opportunities and security of person . 8 . Observation and discussion, however, should be coupled with actual participation in the organization and conduct of the life of the school and in all socially useful activities in the community that can be co-ordinated with the work of the school-the government of the school, the organization of social undertakings, the observation of institutional functioning, the study of
social, economic and political operations, the consideration, preparation and criticism of plans (economic, hygienic, and xsthetic) for community betterment, and, as social interests dominate new areas, the integration of the school with
movements in local, national, and international life. 9. On this foundation of concrete and firsthand social observation, activity and experiencemuch of which the child inevitably brings to the school when he begins his formal education, and 58
Materials of Instruction which expands as he matures, travels about and bears social responsibilities of ever-increasing gravity-the entire program of social science instruction should be erected . io . In order that the teacher or administrator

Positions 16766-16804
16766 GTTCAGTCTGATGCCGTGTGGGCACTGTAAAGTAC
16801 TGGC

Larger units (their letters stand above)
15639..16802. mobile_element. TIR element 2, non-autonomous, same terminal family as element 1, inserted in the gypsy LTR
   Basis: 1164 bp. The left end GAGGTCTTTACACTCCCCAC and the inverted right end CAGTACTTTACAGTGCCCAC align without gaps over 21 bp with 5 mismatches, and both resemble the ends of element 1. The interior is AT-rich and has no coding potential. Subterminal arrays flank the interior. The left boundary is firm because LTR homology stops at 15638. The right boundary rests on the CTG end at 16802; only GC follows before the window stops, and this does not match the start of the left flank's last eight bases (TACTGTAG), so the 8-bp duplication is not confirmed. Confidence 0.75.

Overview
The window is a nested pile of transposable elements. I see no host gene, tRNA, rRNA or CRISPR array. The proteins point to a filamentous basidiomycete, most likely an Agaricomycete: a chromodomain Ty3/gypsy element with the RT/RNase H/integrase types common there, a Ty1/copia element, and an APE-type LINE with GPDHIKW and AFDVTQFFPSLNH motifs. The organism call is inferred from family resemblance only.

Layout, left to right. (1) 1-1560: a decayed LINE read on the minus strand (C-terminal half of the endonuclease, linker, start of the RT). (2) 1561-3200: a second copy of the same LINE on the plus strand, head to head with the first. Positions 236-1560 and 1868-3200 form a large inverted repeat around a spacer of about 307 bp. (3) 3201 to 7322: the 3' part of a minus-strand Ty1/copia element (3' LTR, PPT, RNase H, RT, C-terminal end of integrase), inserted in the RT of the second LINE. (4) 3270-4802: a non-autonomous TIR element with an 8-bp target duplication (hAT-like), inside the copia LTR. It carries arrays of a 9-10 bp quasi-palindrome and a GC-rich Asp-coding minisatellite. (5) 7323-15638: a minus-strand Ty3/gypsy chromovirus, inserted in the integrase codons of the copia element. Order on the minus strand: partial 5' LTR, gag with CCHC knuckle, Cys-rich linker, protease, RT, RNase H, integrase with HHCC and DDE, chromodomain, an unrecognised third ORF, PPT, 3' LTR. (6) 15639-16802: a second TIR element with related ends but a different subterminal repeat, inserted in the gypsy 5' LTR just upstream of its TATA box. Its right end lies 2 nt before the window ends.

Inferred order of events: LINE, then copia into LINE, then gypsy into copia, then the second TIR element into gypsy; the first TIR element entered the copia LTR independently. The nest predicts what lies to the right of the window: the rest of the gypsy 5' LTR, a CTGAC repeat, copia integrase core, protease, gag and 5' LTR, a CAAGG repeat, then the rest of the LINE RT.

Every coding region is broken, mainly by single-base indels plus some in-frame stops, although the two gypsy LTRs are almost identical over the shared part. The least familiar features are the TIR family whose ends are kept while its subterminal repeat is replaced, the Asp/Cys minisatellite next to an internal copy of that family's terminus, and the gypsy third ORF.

may have a more concrete picture of the application of these broad principles, the Commission, without special or exclusive endorsement, suggests the following plan of organization as sound and relevant and illustrative of what might be attempted in any system of schools embracing the years of elementary and secondary educa-
tion : a . In the elementary school major attention would be devoted to a study of the making of the community and the nation, although materials bearing on the development of world society and culture would by no means be excluded . The program would begin with the neighborhood in which the child lives . Starting from a first-hand study of the life, institutions, and geography of the community, it would proceed to an examination of social changes taking place in the locality, of the history of the place, of the civilization of 59
Conclusions and Recommendations the Indian in the same area, of the contrasting